A Haukeland University Hospital patient from Askøy who’d been admitted with stomach and intestinal infections has died. Askøy, just north of Bergen, has been plagued by contaminated water that’s already believed to have killed a one-year-old boy.
Haukeland, the main hospital for the Bergen area, reported in a press release Thursday that tests conducted on the deceased Askøy resident revealed the same intestinal bacteria (campylobacter) that’s been found in Askøy’s drinking water. No exact cause of death had been determined, however, pending results of an autopsy.
Police investigation underway
The death of the 72-year-old woman from Askøy was reported to both county health officials and the police, which already have opened an investigation into what’s developed into a water contamination scandal. TV2 reported Wednesday that police suspect violations of drinking water regulations.
“I can’t comment on the details around this, but the investigation is related to the distribution of drinking water and water quality,” Frode Karlsen, a police inspector for the Vest Police District, told news bureau NTB.
Around 2,000 Askøy residents have fallen ill in recent weeks, and officials confirmed the presence of the campylobacter bacteria in the local drinking water on Tuesday. Tests taken from the first six patients have been determined as “genetically identical,” according to Haukeland University Hospital, showing that their infections were coming from the same source, believed to be the Kleppe Waterworks in Askøy.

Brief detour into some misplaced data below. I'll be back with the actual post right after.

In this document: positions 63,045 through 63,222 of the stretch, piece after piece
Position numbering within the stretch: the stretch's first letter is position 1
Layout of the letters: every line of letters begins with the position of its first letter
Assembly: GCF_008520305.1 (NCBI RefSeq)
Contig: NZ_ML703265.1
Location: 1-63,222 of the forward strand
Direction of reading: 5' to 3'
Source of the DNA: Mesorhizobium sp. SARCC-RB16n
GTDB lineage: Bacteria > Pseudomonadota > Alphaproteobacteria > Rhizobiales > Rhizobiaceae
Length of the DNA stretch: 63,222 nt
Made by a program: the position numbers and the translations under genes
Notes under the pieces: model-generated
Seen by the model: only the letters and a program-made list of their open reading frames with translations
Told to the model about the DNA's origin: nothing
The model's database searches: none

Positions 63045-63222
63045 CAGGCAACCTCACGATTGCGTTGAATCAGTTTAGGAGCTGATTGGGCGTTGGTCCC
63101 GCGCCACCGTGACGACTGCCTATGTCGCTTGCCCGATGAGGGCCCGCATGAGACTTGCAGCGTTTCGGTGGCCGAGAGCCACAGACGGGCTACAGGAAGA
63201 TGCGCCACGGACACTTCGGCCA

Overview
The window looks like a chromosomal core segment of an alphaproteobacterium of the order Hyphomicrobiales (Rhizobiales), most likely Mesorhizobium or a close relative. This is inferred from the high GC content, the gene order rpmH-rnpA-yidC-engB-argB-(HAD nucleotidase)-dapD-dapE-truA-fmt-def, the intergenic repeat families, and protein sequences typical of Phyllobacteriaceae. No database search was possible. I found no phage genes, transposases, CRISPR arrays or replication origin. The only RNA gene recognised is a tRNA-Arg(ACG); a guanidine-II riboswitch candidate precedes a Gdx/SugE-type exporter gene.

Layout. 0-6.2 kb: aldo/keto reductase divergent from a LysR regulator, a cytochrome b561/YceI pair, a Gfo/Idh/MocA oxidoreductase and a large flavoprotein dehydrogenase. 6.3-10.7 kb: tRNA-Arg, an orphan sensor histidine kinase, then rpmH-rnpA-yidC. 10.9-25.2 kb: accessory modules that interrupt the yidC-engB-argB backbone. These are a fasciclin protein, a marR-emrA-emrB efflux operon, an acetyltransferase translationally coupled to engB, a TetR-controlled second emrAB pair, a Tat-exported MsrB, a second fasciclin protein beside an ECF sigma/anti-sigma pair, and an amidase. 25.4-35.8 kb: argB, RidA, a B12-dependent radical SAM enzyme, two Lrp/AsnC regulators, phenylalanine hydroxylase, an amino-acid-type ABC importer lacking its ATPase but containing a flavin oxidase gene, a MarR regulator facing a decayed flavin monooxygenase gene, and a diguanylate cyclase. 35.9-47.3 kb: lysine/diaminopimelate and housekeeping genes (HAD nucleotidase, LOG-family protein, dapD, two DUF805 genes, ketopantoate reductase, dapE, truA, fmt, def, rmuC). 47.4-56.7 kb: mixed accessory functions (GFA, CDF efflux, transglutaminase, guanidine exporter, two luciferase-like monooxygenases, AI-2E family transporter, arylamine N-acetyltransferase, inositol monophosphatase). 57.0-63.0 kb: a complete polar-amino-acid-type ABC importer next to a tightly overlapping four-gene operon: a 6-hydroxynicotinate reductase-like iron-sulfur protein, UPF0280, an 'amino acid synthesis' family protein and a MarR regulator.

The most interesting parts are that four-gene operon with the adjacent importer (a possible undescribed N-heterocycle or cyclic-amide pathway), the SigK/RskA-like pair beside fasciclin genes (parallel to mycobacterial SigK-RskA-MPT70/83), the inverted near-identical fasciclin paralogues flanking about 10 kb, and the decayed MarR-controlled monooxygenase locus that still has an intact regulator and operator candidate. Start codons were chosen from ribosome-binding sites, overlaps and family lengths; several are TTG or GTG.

With more people falling ill even after a week of orders to boil all water used for consumption, Askøy officials had to concede that the epidemic of stomach ailments was continuing with no abatement. Seven more people were admitted to hospital earlier this week including children and adults. A total of 64 people from Askøy had been admitted to Haukeland as of Thursday.
Askøy officials reacted to the news of another death with sorrow. “We have received the very tough message that a resident has died,” Askøy Mayor Terje Mathiassen of the Labour Party told local newspaper Askøyværingen. “My thoughts go to the family and survivors.”
It’s emerged, meanwhile, that the upper storage pool for the waterworks hadn’t been inspected for for several years. On Thursday came reports that fresh excrement from dogs and deer had been found in the terrain above the pool at Øvre Kleppe. One theory is that animal excrement may have fallen between cracks in the mountain and down to the water, which lies five meters below the surface.